We obtained written informed consent for genetic analysis of TGFBI from the proband and 3 members of her family: her father, firstson, and husband. This analysis was approved by the ethical committee of YamaguchiUniversity Hospital. We detected a heterozygous R124C mutation of TGFBI in the proband, her father, and her first son (Figure 2). We did not detect a mutation of TGFBI in the husband. We were not able to perform genetic analysis on othermembers of her family. Slitlamp examinations of her father, 1 of her 2 brothers,and her 2 sons were performed. The father, who died several years ago, hadbeen diagnosed with LCD and underwent corneal transplantation in both eyes2 decades ago at another hospital; no medical records of his surgeries wereavailable to us. The slitlamp photographs reveal, however, that the graftsin both his eyes were clear and not edematous (Figure 3A). No translucent lines or other findings suggestive ofcorneal dystrophy were apparent in his own peripheral cornea tissue. The corneasof the proband's brother, however, exhibited typical translucent lines andcentral superficial opacity (Figure 3B).He had also experienced several episodes of recurrent erosion. We were notable to obtain informed consent for genetic analysis of the brother to confirmthe presence of the mutation. The corneas of both the proband's sons exhibitedtranslucent lines, but central superficial opacity was not apparent (Figure 3C and D). On the basis of the clinicalfindings for this family, we conclude that the corneal abnormality is inheritedin an autosomal dominant manner. On the basis of the clinical findings andgenetic analysis, we diagnosed the proband as having LCD type I.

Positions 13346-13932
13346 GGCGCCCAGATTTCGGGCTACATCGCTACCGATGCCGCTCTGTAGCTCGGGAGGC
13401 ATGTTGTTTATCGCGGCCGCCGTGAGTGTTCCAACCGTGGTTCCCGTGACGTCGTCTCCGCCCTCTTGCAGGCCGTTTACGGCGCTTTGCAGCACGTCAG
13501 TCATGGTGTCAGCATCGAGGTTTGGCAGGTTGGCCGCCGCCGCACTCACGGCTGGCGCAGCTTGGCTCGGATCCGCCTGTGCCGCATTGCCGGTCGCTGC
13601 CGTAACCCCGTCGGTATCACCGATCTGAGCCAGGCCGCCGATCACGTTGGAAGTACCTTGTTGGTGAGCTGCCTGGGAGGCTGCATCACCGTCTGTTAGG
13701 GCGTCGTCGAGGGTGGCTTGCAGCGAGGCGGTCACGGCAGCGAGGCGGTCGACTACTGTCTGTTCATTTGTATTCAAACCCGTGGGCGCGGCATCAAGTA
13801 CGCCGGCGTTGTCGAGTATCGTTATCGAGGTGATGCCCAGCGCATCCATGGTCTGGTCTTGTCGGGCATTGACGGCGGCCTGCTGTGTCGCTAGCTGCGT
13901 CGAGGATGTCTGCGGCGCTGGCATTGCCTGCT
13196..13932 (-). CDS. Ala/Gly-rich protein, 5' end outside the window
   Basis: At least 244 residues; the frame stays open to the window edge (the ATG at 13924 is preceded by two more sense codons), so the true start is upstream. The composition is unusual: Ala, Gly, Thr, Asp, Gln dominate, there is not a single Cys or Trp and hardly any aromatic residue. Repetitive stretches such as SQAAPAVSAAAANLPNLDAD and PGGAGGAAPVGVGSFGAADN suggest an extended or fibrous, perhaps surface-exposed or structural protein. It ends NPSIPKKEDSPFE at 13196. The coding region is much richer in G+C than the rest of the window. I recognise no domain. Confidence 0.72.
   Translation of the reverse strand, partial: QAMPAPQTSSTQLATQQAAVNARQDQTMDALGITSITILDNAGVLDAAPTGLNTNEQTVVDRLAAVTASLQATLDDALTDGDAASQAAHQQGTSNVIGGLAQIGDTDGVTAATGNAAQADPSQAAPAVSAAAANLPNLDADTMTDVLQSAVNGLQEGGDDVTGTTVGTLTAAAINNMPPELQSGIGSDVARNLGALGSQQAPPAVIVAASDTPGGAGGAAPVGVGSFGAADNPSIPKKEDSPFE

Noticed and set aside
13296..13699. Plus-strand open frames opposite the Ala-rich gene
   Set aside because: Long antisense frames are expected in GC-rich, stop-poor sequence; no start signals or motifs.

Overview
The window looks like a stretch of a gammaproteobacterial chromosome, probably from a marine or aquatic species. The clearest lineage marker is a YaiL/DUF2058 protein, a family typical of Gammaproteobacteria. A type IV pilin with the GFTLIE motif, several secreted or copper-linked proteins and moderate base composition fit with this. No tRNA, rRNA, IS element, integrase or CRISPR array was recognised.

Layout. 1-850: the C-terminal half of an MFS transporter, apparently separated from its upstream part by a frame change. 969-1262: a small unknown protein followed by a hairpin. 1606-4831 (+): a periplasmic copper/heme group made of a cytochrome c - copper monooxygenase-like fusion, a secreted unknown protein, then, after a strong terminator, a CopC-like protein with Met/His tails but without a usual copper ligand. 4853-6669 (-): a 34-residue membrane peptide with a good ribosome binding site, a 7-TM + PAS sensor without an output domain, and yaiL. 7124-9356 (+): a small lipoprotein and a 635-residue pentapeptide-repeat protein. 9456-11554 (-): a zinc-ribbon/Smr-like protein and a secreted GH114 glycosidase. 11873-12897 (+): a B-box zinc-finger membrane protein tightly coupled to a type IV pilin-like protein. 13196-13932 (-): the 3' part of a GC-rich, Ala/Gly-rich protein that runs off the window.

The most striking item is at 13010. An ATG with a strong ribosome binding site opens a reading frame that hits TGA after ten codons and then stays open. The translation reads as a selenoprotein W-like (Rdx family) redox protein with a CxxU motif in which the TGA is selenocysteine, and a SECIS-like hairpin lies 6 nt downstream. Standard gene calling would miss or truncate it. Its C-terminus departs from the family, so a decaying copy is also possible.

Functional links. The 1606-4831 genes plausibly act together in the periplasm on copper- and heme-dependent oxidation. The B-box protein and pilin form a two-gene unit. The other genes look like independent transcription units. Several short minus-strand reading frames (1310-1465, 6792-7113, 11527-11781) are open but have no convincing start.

Pedigree of the proband and geneticanalysis of TGFBI n the proband and her family. Closedsymbols in the pedigree indicate individuals heterozygous for the R124C mutationof TGFBI; gray symbols indicate individuals suspectedof harboring the mutation on the basis of clinical findings. Direct sequenceanalysis of exon 4 of TGFBI or the proband, herfather, her eldest son, and her husband is shown below the pedigree; the first3 of these individuals contained both C and T in the first position of codon124.